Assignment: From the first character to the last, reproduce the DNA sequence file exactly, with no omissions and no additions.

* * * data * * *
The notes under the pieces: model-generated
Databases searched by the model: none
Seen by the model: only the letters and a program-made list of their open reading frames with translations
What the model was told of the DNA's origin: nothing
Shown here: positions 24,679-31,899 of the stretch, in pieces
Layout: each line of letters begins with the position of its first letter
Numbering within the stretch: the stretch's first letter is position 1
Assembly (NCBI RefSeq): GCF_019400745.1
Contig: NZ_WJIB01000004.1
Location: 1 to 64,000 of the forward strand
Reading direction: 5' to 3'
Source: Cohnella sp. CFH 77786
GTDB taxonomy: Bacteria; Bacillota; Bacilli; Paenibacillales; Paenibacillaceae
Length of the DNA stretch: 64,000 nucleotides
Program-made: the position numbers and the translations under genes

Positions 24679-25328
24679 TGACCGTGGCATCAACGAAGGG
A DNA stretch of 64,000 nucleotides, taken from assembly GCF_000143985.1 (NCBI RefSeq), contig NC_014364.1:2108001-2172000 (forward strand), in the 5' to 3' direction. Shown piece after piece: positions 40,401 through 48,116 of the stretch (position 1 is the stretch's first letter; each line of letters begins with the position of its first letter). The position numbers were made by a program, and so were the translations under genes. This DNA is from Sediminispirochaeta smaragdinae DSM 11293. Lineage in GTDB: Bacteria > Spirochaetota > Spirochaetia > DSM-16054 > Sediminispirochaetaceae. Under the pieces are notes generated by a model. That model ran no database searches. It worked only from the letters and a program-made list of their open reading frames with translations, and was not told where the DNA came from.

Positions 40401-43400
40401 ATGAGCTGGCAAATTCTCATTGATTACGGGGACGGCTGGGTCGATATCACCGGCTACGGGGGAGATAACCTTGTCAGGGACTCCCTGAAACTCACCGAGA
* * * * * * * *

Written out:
The notes under the pieces: model-generated
Databases searched by the model: none
Seen by the model: only the letters and a program-made list of their open reading frames with translations
What the model was told of the DNA's origin: nothing
Shown here: positions 24,679-31,899 of the stretch, in pieces
Layout: each line of letters begins with the position of its first letter
Numbering within the stretch: the stretch's first letter is position 1
Assembly (NCBI RefSeq): GCF_019400745.1
Contig: NZ_WJIB01000004.1
Location: 1 to 64,000 of the forward strand
Reading direction: 5' to 3'
Source: Cohnella sp. CFH 77786
GTDB taxonomy: Bacteria; Bacillota; Bacilli; Paenibacillales; Paenibacillaceae
Length of the DNA stretch: 64,000 nucleotides
Program-made: the position numbers and the translations under genes

Positions 24679-25328
24679 TGACCGTGGCATCAACGAAGGG
A DNA stretch of 64,000 nucleotides, taken from assembly GCF_000143985.1 (NCBI RefSeq), contig NC_014364.1:2108001-2172000 (forward strand), in the 5' to 3' direction. Shown piece after piece: positions 40,401 through 48,116 of the stretch (position 1 is the stretch's first letter; each line of letters begins with the position of its first letter). The position numbers were made by a program, and so were the translations under genes. This DNA is from Sediminispirochaeta smaragdinae DSM 11293. Lineage in GTDB: Bacteria > Spirochaetota > Spirochaetia > DSM-16054 > Sediminispirochaetaceae. Under the pieces are notes generated by a model. That model ran no database searches. It worked only from the letters and a program-made list of their open reading frames with translations, and was not told where the DNA came from.

Positions 40401-43400
40401 ATGAGCTGGCAAATTCTCATTGATTACGGGGACGGCTGGGTCGATATCACCGGCTACGGGGGAGATAACCTTGTCAGGGACTCCCTGAAACTCACCGAGA